Anguish is when you are ripped open, body and soul, and metaphorically bleeding on the floor

anguish

Chances are, if you were drawn to the title of this blog, you know the definition of the word “anguish” all too well. You know it isn’t like “sadness” or “depression”; Anguish is nothing like “disappointment” or “sorrow” nor even, on its own, “grief.” Anguish is when you are ripped open, body and soul, and metaphorically bleeding on the floor without the strength to even lift up your head.

Anguish is when it hurts so bad you are free-falling at light speed through pitch black tunnel, no idea if you will ever hit bottom – and unsure if there even is one.

It hurts so bad that there are no words for it in English. “Anguish” – our most extreme word for sadness – will not even cover the extent of your hurt. For me, I fell into anguish when both of my children died in a car accident in 1991. I met a soul-beautiful woman today who shared that her newborn son died years ago. She also knows anguish.

A man told me that he is grieving the recent death of his beloved wife – a woman who had spent her life grieving the death of her mother, who died in a car accident when she was only 12. They know anguish.

If you are in anguish right now, you may be asking, “When will this end?”

Here’s the truth: it’s unsustainable. The human body cannot endure much anguish. It will pass of its own accord. It may be days, months or even years of recurring anguish, but someday, you’ll get through 12 waking hours without feeling like you’re being crunched to death in the back of a garbage truck.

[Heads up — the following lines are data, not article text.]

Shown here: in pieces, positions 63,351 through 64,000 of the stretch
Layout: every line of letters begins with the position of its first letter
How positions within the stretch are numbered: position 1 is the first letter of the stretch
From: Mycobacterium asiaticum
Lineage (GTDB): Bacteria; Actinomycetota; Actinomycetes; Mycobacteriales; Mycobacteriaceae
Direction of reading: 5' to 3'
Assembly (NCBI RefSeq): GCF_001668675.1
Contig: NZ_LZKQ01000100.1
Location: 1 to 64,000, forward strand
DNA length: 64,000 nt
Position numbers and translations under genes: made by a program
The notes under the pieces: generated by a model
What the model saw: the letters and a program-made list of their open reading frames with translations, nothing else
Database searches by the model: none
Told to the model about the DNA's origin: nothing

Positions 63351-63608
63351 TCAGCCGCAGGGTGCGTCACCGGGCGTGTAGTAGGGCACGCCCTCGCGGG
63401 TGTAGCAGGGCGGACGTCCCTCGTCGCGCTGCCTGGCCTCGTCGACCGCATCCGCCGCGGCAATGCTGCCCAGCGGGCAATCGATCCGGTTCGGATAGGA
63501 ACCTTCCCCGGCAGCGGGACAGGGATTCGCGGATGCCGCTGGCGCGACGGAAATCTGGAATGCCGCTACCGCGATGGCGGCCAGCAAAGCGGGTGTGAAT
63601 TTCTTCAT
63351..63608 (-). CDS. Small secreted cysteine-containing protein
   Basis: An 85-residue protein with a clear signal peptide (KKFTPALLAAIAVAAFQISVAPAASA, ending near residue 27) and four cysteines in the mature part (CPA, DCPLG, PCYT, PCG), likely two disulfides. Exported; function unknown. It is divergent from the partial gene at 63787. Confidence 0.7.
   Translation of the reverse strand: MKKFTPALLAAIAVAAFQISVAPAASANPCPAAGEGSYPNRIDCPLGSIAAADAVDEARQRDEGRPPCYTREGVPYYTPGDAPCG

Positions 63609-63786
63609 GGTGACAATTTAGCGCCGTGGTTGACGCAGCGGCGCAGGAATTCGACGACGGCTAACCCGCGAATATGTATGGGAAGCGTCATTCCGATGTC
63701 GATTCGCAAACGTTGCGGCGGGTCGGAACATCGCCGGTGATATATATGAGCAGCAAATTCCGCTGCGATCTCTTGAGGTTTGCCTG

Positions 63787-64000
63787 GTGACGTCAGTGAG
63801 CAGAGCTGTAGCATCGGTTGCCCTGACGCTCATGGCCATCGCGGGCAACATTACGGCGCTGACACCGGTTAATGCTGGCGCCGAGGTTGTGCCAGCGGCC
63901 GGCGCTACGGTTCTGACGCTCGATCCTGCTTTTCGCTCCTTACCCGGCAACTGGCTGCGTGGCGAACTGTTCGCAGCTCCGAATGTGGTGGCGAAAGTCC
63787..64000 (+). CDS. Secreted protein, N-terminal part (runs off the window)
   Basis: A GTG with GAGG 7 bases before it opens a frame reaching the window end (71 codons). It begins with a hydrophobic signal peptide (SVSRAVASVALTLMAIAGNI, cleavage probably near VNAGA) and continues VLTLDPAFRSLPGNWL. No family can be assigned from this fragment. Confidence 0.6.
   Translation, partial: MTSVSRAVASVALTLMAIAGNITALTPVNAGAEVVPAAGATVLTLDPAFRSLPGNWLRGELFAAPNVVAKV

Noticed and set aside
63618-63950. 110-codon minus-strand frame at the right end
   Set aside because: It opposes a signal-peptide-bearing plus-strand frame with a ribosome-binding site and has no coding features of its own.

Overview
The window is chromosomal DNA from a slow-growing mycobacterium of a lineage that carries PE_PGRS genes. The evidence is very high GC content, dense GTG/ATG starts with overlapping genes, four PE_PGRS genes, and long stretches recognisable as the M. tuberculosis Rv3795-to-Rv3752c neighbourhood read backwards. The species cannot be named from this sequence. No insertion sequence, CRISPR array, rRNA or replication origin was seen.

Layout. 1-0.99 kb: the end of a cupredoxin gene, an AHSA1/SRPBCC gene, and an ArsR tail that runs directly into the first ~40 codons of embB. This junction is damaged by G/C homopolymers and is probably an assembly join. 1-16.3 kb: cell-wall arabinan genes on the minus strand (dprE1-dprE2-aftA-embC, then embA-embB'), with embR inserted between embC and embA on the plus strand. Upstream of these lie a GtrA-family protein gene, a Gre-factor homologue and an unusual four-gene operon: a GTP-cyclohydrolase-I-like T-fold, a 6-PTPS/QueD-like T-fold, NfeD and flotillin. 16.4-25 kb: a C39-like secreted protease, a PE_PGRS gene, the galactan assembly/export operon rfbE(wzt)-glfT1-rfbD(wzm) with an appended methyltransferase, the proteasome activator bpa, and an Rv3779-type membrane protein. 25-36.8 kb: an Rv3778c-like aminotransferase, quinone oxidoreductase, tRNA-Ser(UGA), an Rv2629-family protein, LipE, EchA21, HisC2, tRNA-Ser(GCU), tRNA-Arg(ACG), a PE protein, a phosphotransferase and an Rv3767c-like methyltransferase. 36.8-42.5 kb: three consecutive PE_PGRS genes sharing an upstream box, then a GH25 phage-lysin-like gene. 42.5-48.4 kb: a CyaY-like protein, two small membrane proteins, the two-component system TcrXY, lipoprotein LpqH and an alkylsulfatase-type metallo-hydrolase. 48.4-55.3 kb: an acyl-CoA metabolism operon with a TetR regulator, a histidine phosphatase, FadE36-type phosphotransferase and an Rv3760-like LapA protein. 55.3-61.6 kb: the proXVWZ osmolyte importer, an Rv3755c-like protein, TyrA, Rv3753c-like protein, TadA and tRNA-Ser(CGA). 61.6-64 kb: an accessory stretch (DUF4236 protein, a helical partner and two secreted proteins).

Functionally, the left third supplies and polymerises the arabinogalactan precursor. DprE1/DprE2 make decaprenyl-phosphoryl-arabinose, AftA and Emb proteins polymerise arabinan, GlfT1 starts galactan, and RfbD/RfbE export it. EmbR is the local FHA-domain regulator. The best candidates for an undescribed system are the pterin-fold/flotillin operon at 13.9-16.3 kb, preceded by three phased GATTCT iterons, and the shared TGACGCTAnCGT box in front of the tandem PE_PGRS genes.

Which is not to say, “Time Heals.” It doesn’t. It just gives you the coping skills to do the basic things that must be done. What happens in addition to that – whether you find a way to be happy again, to thrive, to engage with the world and yourself – even while you wrestle with the pain — that’s up to you.

If you want to really heal, you’ll need to talk to someone – a counselor, a coach, a therapist; or read some inspirational books on your particular source of anguish; or spend time meditating, praying, reading spiritual books, or talking to people in your faith tradition who won’t judge you or set a time limit on your healing process. (Drugs, alcohol and other addictions slow the process of healing down, by the way. Not my opinion – actual fact.)

talk to

Yes, you’ll go backwards – back into the depths of anguish – and forward where you’ll catch yourself feeling strong at 3:19 PM on a Tuesday and think, “Hey! It’s been an hour since I was writhing in agony!” Savor the victories. Maybe even write them down, if you can. Chart your progress – it’s worth noting.

But your anguish will pass.

will pass

This terrible time will subside and your life will be worth living again, somehow, someday. Anguish will change you forever. It will make you more compassionate with yourself and maybe others; it will teach you to enjoy your life while you’re still breathing; it will give you keen insight into human nature; it may even lead you to a more beautiful, peaceful place than you have ever known.

Wishing you peace…

About The Author:
Wendy Keller is an award-winning former journalist, a respected literary agent, an author (Ultimate Guide to Platform Building), speaker, acclaimed book marketing consultant, and branding expert. Read more of her works HERE. You can also follower her on Twitter and Facebook.

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